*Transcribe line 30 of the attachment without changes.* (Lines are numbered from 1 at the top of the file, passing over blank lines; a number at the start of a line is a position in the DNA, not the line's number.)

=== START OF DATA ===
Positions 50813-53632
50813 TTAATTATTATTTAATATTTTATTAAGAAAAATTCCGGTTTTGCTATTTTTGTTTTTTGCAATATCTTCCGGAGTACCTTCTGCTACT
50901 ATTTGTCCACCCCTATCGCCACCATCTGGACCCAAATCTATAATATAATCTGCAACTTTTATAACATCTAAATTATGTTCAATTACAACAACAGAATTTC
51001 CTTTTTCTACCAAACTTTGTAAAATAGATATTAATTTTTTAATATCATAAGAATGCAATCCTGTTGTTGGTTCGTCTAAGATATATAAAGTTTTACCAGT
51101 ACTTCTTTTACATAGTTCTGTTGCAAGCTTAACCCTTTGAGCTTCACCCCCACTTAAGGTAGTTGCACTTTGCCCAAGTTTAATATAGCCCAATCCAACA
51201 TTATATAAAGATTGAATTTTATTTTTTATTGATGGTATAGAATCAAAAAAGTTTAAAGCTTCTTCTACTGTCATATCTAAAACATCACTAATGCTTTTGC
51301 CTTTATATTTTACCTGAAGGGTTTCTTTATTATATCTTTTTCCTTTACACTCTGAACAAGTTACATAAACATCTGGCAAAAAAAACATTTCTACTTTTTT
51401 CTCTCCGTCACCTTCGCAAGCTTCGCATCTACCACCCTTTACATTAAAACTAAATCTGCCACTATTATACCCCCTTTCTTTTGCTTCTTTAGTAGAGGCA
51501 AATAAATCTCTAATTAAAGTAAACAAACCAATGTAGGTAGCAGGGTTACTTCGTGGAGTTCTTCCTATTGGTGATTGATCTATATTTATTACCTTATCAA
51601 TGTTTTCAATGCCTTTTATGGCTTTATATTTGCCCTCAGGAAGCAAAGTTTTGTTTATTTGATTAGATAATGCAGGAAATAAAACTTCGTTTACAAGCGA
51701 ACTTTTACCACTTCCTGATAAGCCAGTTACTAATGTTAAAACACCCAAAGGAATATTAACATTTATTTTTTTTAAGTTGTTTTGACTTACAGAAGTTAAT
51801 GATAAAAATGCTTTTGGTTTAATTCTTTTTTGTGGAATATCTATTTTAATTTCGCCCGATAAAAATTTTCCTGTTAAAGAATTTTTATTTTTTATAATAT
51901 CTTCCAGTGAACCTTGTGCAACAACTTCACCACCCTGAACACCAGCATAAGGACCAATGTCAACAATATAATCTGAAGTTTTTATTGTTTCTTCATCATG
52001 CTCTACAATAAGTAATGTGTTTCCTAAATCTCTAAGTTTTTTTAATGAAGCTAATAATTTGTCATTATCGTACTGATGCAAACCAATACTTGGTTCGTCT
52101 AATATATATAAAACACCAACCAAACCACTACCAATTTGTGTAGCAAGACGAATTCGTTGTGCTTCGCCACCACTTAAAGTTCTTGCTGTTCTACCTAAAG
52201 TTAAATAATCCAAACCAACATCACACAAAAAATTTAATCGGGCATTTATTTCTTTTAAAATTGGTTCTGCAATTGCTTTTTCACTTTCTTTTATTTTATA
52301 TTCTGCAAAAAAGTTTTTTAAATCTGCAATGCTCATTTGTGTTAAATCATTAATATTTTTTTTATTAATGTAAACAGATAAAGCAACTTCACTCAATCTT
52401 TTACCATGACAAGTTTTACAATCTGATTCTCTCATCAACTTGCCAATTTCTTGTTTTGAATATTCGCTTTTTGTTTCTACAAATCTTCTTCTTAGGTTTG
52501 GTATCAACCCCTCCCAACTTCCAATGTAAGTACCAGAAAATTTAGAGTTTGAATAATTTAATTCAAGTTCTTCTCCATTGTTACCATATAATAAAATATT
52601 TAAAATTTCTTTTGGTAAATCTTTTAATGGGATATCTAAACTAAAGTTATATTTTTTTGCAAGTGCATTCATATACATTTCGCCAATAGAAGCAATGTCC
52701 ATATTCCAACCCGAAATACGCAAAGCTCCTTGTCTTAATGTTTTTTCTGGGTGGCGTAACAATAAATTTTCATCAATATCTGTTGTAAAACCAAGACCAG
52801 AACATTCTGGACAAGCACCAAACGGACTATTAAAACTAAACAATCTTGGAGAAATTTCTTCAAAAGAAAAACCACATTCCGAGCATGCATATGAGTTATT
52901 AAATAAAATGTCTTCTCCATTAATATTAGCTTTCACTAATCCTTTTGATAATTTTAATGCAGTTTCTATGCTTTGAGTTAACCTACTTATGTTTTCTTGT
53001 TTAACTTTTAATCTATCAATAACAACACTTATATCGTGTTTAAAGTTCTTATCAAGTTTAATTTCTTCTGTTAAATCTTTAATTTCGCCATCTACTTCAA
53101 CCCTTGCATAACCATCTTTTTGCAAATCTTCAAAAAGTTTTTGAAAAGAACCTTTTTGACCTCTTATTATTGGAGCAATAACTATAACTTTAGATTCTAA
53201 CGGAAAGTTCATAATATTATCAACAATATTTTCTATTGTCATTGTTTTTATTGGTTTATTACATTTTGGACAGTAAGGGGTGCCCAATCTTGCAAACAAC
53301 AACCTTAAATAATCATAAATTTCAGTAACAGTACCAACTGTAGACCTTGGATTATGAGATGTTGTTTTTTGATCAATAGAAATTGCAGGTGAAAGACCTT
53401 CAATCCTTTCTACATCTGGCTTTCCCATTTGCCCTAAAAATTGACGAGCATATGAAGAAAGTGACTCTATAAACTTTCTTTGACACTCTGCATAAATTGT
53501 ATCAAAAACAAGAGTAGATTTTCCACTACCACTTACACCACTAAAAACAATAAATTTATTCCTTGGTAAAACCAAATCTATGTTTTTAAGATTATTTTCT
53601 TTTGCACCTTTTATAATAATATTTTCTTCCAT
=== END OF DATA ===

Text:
53601 TTTGCACCTTTTATAATAATATTTTCTTCCAT